The researchers measured the level of drug released into organic solvent upon exposing the nanodroplets to either low-frequency (300 kHz) or high-frequency (900 kHz) ultrasound. At 900 kHz, they observed an increase in drug release with decreasing PFC boiling point, supporting the hypothesis of a thermal mechanism. They also saw a quadratic dependence of drug release on ultrasound pressure, in accordance with the fact that ultrasound-delivered thermal energy is proportional to pressure squared.

Propofol release versus PFC core boiling point

In contrast, sonication at 300 kHz produced a linear dependence of drug release on ultrasound pressure, consistent with a mechanical rather than a thermal effect. The researchers also found that for all three PFC cores, 300 kHz ultrasound released a greater percentage of drug (an average of 31.7%) than 900 kHz (20.3%).

These findings suggest that low-frequency ultrasound could open the path to using stable, high-boiling point cores such as PFOB as release actuators. The mechanical nature of drug release at low frequencies could also be of benefit for clinical translation, as it does not induce any heating of the target tissue.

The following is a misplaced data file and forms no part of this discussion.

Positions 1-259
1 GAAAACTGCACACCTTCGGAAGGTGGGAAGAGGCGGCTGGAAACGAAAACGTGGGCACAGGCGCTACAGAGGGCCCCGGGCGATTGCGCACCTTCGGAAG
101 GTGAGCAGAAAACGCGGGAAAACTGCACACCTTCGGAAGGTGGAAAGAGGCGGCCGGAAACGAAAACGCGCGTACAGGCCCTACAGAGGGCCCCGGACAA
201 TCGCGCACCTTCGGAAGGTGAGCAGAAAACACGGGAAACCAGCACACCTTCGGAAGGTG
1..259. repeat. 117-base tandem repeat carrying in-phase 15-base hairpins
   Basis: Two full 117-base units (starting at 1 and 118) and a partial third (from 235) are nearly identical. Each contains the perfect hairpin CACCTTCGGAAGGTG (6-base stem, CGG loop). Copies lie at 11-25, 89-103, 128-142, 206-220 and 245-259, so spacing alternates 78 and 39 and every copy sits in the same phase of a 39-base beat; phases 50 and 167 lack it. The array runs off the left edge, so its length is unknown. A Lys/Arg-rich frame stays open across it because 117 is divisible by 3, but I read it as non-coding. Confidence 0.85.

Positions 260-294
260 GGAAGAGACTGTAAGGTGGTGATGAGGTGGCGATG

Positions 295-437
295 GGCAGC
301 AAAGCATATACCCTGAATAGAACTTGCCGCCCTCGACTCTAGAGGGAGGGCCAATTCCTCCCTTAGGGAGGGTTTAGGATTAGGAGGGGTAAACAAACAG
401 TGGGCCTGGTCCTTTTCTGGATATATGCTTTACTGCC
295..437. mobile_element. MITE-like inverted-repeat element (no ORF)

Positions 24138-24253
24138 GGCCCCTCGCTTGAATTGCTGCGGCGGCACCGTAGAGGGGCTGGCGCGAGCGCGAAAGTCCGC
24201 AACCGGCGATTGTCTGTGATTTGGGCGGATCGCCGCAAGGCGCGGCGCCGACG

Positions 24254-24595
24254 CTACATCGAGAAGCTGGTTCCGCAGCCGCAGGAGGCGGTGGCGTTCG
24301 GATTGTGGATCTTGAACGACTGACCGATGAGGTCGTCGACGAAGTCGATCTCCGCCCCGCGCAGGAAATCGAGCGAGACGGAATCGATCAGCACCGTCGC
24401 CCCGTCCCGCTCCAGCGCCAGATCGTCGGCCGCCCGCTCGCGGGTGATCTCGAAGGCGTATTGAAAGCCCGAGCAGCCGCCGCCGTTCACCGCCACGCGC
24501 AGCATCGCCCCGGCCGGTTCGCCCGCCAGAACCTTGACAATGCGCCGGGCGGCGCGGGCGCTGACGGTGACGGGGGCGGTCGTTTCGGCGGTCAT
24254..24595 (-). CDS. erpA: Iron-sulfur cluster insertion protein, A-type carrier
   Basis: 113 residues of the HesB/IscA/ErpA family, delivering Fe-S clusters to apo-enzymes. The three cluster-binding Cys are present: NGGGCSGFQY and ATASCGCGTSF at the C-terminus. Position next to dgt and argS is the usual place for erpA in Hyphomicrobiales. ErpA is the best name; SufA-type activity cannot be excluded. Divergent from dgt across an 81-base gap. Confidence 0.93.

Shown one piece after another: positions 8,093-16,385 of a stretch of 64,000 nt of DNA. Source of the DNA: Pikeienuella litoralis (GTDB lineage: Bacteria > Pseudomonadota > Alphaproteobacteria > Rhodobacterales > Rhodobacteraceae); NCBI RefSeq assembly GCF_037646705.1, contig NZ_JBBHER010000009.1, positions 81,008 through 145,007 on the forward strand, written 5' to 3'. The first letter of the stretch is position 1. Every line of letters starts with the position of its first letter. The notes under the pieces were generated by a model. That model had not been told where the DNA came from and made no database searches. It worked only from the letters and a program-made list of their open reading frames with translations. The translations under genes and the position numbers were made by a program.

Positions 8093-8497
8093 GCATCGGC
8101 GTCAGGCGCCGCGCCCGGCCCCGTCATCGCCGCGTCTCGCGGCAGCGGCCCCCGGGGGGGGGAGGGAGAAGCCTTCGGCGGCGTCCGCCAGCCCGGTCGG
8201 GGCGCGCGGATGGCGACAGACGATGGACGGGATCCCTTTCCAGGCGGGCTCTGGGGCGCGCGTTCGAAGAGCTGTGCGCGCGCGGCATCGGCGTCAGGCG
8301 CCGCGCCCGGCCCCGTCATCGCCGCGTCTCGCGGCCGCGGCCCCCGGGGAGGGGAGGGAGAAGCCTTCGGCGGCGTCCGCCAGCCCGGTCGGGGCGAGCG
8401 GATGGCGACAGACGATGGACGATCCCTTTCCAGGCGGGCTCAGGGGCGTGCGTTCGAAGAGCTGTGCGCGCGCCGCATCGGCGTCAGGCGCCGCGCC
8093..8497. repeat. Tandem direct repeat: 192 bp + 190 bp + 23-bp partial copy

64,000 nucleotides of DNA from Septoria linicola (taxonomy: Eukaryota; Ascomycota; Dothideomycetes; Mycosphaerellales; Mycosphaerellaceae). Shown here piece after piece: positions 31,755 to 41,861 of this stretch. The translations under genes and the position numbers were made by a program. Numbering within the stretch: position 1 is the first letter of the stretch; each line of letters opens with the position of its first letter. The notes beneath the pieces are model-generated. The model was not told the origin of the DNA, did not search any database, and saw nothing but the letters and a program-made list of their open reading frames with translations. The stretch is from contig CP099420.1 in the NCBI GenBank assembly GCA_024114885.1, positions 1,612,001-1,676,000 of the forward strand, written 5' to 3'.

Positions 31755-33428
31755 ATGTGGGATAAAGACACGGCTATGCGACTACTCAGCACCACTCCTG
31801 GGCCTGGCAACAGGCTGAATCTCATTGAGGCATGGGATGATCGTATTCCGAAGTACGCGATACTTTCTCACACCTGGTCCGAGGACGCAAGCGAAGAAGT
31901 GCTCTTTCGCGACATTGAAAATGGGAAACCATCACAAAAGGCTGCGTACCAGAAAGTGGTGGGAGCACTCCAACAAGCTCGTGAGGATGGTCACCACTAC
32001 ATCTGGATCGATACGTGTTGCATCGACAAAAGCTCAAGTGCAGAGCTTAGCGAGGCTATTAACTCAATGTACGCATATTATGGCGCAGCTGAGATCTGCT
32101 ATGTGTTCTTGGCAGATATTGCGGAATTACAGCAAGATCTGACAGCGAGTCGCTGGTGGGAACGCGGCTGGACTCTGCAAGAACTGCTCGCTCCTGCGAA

“We developed a method to produce stable nanocarriers repeatably, and identified ultrasound parameters that can activate them,” says first author Matthew Wilson in a press statement.

Safe and sound

Kubanek and colleagues evaluated the safety of the high-boiling point PFOB-based nanodroplets in the brain of a macaque monkey. They delivered six doses at one-week intervals and analysed blood samples for markers of toxicity to the liver, kidney or spleen, as well as assessing immune system activation.

The blood biomarkers showed that the nanodroplets were well tolerated, with no detectable side-effects, an important factor for potential clinical translation. Only blood glucose showed a significant change following administration, which may have been caused by the animal’s diet.

The team also demonstrated that PFOB nanodroplets loaded with the anaesthetic ketamine or an immunosuppressant drug exhibited a similar sensitivity to ultrasound as propofol-loaded nanodroplets. “We are now testing the release of other psychoactive drugs, including ketamine, in non-human primates,” says Kubanek. “If we could release these locally, we would avoid the commonly observed side effects and thus open these emerging treatments of mental disorders to many more people.”

The researchers have now begun investigating the delivery of anti-cancer drugs into the brains of mice with glioblastoma. Kubanek notes that the nanocarriers could also be used to target drugs to tumours elsewhere in the body. “Through these developments in rodents and non-human primates, we are aiming to bring the method to humans as soon as possible,” he tells Physics World.